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The Many Gifts Of Childhood Boredom

Written by: Kari Kling, Executive Contributor

Executive Contributors at Brainz Magazine are handpicked and invited to contribute because of their knowledge and valuable insight within their area of expertise.


I’m sooooo BORED… If you are a parent, I’m betting you’ve heard those words come out of your child’s mouth more than once, especially during the last two years or when on an extended vacation from school. Yes? As the mom of 20-year-old twin boys, I have heard it too. And…it doesn’t even have to happen after a long period of unstructured time. I know of a mom who told me her children were complaining about being bored on the third day of summer vacation. Have you been there too?

Those dreaded words, “I’m soooo bored,” may propel some parents into action by providing never-ending activities for their children, thinking they need to transform themselves into their child’s own personal CEO: Chief Entertainment Officer. I’m encouraging you not to do this.

It is my goal that by the time you are finished reading this article, you will have a deeper understanding about why boredom occurs, The Boredom Cycle, why you shouldn’t become your child’s ‘CEO,’ and the many gifts that childhood boredom may bring.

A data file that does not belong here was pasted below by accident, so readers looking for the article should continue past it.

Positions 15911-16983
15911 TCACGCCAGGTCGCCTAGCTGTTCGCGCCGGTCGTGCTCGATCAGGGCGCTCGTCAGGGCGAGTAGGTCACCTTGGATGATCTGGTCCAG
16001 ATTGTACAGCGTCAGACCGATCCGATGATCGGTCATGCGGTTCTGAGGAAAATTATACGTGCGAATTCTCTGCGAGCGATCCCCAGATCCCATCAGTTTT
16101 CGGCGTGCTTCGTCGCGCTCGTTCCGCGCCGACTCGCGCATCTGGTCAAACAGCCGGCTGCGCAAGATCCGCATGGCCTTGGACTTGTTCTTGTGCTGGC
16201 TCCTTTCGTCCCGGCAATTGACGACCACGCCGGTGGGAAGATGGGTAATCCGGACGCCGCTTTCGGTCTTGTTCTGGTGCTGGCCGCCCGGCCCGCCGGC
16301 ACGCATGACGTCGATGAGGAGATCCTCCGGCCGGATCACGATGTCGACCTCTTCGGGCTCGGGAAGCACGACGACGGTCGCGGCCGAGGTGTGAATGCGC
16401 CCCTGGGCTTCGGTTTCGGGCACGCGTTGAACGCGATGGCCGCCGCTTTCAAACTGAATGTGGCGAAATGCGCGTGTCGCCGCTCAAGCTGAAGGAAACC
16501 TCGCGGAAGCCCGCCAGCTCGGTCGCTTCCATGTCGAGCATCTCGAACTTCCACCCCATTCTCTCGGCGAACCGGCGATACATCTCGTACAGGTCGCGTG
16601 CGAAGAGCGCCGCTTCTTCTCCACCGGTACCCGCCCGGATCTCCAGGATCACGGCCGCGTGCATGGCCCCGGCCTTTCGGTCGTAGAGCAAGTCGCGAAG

When my now 20-year-old twin boys were very young and would come running to tell me how bored they were, my animated and truly genuine response would be, “I’m soooo excited to hear this! I’ve been waiting for this moment and it’s finally here! Thank goodness!” As you can probably imagine, my boys would look at me, then each other, and give the ‘our mom is pretty weird’ eye roll and facial expressions that said it all.

Here's how I define what happens with children and ‘The Boredom Cycle:’

  1. Child complains, “I’m bored”

  2. Parent rushes in to make suggestions of activities that the child can do and stops what they’re doing to entertain the child